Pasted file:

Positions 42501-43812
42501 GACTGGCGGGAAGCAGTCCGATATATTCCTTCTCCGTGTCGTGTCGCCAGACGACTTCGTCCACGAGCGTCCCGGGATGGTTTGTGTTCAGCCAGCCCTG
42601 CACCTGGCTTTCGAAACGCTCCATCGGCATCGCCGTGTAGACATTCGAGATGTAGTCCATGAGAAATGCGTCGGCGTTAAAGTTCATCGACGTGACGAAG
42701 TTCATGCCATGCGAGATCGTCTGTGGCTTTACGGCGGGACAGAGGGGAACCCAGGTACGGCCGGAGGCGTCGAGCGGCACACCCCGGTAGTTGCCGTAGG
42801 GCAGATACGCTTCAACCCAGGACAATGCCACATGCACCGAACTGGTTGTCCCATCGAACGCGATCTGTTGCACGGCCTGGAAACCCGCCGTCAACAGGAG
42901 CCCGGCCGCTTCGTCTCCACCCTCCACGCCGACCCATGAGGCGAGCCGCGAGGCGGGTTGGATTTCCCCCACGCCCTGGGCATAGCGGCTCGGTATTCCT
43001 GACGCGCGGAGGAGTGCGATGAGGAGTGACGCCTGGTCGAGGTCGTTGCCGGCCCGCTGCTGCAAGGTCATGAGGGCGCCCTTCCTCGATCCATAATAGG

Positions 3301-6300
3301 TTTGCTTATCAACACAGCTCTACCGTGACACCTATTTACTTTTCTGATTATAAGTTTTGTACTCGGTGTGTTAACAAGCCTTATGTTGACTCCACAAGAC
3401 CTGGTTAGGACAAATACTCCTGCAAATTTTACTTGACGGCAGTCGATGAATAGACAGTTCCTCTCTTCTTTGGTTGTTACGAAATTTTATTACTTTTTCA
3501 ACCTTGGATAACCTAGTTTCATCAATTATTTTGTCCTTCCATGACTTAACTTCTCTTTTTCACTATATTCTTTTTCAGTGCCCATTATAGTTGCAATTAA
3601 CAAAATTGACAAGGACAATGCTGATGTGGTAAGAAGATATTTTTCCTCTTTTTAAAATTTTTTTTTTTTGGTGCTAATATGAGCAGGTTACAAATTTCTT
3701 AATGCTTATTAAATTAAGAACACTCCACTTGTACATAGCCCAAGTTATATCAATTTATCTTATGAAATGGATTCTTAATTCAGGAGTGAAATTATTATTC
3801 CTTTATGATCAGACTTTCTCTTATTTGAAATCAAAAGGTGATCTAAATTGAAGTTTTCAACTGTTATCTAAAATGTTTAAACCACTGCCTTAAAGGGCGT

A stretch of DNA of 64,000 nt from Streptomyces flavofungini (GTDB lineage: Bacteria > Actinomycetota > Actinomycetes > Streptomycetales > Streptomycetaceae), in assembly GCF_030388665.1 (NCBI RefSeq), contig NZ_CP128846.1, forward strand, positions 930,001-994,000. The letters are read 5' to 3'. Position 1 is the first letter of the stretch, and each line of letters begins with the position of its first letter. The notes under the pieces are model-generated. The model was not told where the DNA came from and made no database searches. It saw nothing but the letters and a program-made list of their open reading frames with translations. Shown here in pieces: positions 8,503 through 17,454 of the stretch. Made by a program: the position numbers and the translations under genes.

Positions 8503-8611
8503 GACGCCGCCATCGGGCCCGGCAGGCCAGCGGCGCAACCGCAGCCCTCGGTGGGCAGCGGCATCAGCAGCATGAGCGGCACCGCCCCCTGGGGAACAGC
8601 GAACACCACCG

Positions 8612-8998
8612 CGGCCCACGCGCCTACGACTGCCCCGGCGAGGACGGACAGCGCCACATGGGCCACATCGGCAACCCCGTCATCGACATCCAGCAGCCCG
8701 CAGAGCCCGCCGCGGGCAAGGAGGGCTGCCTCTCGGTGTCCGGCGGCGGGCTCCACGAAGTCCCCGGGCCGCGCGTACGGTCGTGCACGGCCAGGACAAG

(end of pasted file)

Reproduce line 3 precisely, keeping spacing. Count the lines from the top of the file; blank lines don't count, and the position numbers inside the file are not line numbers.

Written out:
42601 CACCTGGCTTTCGAAACGCTCCATCGGCATCGCCGTGTAGACATTCGAGATGTAGTCCATGAGAAATGCGTCGGCGTTAAAGTTCATCGACGTGACGAAG